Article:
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Prosocial Behavior Can Predict Later Success

🕑 2 minutes read
Posted August 10, 2015

Prosocial Behavior Can Predict Later SuccessWhat makes a person successful? A study from Penn State University finds that a child’s prosocial behavior in kindergarten can predict success in adulthood. The results indicate that children who exhibited better prosocial behaviors, like sharing or solving their own problems, were more likely to be educated and employed, and less likely to have criminal records in their 20s. The findings suggest that social and emotional education and interventions in early childhood could be key for success later in life.

Data for the study came from the Fast Track Project, a prevention program for children at risk for long-term behavioral problems. The researchers evaluated a representative sample of over 700 children who were in the Fast Track Project’s control group; these children did not receive the Fast Track Project’s interventions.

Kindergarten teachers rated the children in the study eight times using a five-point scale. The teachers rated how well the children performed social tasks like being helpful and sharing materials. The researchers followed up with the participants when they were in their 20s, assessing five outcomes: education and employment, public assistance, criminal activity, substance abuse, and mental health.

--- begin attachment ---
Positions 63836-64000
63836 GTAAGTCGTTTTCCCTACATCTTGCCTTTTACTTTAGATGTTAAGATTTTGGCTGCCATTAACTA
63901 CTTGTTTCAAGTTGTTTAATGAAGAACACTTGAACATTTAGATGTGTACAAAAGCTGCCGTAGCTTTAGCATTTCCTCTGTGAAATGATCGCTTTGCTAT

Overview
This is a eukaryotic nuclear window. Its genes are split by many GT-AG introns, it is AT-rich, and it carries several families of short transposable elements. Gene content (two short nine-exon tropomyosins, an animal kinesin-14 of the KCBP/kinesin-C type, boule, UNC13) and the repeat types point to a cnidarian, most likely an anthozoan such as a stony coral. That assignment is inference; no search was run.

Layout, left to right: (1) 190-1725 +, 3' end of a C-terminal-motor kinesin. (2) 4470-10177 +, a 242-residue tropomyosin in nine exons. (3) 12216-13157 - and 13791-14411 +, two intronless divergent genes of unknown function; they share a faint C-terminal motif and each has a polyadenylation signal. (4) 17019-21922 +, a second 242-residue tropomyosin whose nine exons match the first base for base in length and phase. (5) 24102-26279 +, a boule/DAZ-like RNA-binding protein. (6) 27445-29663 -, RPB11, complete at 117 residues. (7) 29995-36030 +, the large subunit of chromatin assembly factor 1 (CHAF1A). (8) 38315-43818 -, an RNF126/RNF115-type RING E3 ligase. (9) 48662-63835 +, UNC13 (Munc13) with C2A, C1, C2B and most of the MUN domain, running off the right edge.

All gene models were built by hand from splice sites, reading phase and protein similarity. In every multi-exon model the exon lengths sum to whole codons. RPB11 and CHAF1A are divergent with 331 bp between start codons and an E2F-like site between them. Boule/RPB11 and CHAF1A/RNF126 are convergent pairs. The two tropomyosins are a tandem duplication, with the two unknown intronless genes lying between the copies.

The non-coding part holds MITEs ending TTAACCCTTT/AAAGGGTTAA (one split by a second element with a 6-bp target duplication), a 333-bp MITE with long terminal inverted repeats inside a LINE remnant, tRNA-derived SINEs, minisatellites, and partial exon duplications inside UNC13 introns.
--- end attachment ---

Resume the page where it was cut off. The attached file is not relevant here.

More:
Children’s social-emotional skills in kindergarten are significant predictors of future success. Higher ratings of prosocial skills in kindergarten were correlated to all five outcomes. For every one-point increase in their prosocial score, the participants were twice as likely to graduate college and 46 percent more likely to have a full-time job by age 25. For every one-point decrease in their prosocial score, participants were 67 percent more likely to be arrested and 82 percent more likely to be in or on a waiting list for public housing at age 25.

These findings make a strong case for the importance of developing and monitoring children’s prosocial development.

“The good news is that social and emotional skills can improve, and this shows that we can inexpensively and efficiently measure these competences at an early age,” Damon Jones, senior research associate at Bennet Peirce Prevention Center.

This research is published in the American Journal of Public Health.

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